reflowering instructions

General Orchid Care

All orchids sold by us, are capable of flowering for a long time. And you as the owner, can always get the plant flowering again.

This is a challenge for many people. When you succeed it will give you a lot of fun. You will notice that orchids are thankful plants and not as difficult as you might imagine, so don’t be afraid to try new species. When you buy a new plant it is important to pay attention to the roots (there should be lots of rootsand if they are hanging over the pot this is fine) and at least half the flowers should be open.


Keep orchids in good light but not direct sunlight
The plant likes a room temperature between 18-20 degrees C
Do not repot too soon orchids like to be a bit tight in the pot
When the plant has outgrown its nursery pot (usually after 1½-2 years) it is time to re-pot it in a larger container.
The pot should have large holes in the bottom in order to drain off excess water; this prevents root rot.
Orchids prefer an airy soil mixture, so do not press the soil too firmly. Use Orchid compost

Watering usually causes most problems.
People often overwater. An orchid should NEVER have its roots standing in water. The bottom of the nursery pot has holes that drain away surplus water.
We advise the following
Take the nursery pot containing the orchid out of the ornamental pot (leave the orchid in the nursery pot) and dip it in a tray of water at room temperature. Leave the plant in the water for 5-10 minutes.
Drain the plant and put it back in its ornamental pot.
This way, it never gets too much water.
You can feed once a month. Use liquid baby .bio or similar, at half strength
Add the feed to the container of water you dunk them in

Variety Selection

 From the expansive selection of orchids, we have chosen a number of varieties which will do well in your home or office.

These are types that can be made to flower again in a living room.
We will try to provide you with some tips concerning their care.
All our plants are cultivated in greenhouses and in tropical circumstances and in an ecologically sound manner.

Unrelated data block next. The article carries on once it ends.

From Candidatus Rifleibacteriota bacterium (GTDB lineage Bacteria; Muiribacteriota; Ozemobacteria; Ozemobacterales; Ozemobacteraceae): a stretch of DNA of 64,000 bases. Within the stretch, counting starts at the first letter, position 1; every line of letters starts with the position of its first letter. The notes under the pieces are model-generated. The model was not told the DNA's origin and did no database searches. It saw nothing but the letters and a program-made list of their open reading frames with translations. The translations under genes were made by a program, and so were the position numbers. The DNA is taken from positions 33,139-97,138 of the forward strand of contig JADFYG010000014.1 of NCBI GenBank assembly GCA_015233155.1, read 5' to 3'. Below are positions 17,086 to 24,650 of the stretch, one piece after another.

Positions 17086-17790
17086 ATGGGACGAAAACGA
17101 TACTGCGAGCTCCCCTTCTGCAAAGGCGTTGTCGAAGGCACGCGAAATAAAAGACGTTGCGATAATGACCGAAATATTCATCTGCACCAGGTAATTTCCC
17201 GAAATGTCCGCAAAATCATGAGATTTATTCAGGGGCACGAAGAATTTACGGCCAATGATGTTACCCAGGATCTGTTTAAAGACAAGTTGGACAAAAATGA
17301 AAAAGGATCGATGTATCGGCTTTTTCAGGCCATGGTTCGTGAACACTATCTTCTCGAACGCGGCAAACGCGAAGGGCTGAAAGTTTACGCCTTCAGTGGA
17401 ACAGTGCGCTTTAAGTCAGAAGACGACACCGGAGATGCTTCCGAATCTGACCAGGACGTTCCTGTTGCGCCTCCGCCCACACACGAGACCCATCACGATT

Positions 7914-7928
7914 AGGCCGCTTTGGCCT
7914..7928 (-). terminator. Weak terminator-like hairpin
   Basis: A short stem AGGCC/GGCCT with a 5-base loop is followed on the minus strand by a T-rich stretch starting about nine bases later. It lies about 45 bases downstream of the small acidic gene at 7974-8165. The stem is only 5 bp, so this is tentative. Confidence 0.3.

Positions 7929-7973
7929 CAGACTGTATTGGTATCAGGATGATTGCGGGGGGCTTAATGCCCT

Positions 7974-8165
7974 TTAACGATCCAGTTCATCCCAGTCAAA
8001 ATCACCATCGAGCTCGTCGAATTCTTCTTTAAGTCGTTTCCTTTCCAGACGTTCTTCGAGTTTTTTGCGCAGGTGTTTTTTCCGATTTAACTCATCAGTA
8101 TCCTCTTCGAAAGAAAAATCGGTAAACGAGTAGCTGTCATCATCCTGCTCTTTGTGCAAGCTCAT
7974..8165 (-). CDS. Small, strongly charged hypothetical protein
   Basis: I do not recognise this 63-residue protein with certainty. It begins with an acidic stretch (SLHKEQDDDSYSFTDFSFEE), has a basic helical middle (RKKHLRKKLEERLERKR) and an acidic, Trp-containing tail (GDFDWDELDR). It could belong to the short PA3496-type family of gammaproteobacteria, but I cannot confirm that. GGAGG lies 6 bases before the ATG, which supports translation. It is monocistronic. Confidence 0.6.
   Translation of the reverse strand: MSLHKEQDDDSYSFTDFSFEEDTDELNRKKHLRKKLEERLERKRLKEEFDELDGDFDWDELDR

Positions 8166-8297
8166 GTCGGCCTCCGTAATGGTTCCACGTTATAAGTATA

The plant produces new shoots which will flower when they are mature.
Put the Dendrobium in as well-lit a place as possible in spring (April-June), but not in direct sunlight. This will maximise the chances that the new shoot will flower. Have patience.


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The easiest of all!
Phalaenopsis grows best at a normal room temperature of 18-22 degrees Celsius.

Put the plant in a well-lit place in your living room. The plant can be put in direct sunlight during winter. From early April until early October, the sun is too bright for the plant to be standing directly in it; the leaves can burn.

After flowering, cut the stalk above the second eye. The eye is a bulge in the flower stalk and can be clearly distinguished. After some time, a new branch develops from the eye.

A new bud will develop under each leaf; these buds will flower. Also cut this branch above the second eye after flowering. This way, the plant will keep blooming.

If it does not reflower put the plant in a cooler room
(15-16 degrees Celsius) during autumn in order to promote the formation of buds.
The plant should naturally be put in a well-lit place.
Since it grows in the tropics, the plant is not used to a temperature below 17-18 degrees. The plant reacts as if it is going to die, and forms a bud to ensure a next generation. Water the plant a little less during this cold treatment.
Put the plant back in its old place when you see the start of a branch.


Cut away the entire branch after it has finished flowering; the plant will not flower on this shoot again.
The plant produces new shoots from which new flower stalk can develop.
During summer (June-August), the plant can also be put in the garden or on the balcony, in a sheltered site.